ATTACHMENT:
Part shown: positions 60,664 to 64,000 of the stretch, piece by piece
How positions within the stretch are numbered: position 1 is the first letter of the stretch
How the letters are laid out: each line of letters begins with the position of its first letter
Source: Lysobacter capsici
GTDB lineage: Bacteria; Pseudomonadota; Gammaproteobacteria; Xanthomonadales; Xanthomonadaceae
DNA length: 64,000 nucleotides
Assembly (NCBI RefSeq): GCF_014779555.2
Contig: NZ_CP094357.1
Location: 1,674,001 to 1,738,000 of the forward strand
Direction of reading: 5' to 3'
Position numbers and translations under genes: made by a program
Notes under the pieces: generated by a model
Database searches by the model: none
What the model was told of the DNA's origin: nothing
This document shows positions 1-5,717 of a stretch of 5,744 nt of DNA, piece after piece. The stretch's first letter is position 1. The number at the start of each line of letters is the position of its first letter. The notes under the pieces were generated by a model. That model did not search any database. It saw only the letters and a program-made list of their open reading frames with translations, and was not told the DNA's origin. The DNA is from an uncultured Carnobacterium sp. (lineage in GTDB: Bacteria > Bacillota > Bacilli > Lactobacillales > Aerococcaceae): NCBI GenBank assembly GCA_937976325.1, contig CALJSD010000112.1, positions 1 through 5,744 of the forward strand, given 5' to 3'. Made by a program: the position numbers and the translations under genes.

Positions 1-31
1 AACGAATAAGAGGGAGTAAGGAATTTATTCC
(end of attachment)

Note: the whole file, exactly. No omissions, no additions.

Part shown: positions 60,664 to 64,000 of the stretch, piece by piece
How positions within the stretch are numbered: position 1 is the first letter of the stretch
How the letters are laid out: each line of letters begins with the position of its first letter
Source: Lysobacter capsici
GTDB lineage: Bacteria; Pseudomonadota; Gammaproteobacteria; Xanthomonadales; Xanthomonadaceae
DNA length: 64,000 nucleotides
Assembly (NCBI RefSeq): GCF_014779555.2
Contig: NZ_CP094357.1
Location: 1,674,001 to 1,738,000 of the forward strand
Direction of reading: 5' to 3'
Position numbers and translations under genes: made by a program
Notes under the pieces: generated by a model
Database searches by the model: none
What the model was told of the DNA's origin: nothing
This document shows positions 1-5,717 of a stretch of 5,744 nt of DNA, piece after piece. The stretch's first letter is position 1. The number at the start of each line of letters is the position of its first letter. The notes under the pieces were generated by a model. That model did not search any database. It saw only the letters and a program-made list of their open reading frames with translations, and was not told the DNA's origin. The DNA is from an uncultured Carnobacterium sp. (lineage in GTDB: Bacteria > Bacillota > Bacilli > Lactobacillales > Aerococcaceae): NCBI GenBank assembly GCA_937976325.1, contig CALJSD010000112.1, positions 1 through 5,744 of the forward strand, given 5' to 3'. Made by a program: the position numbers and the translations under genes.

Positions 1-31
1 AACGAATAAGAGGGAGTAAGGAATTTATTCC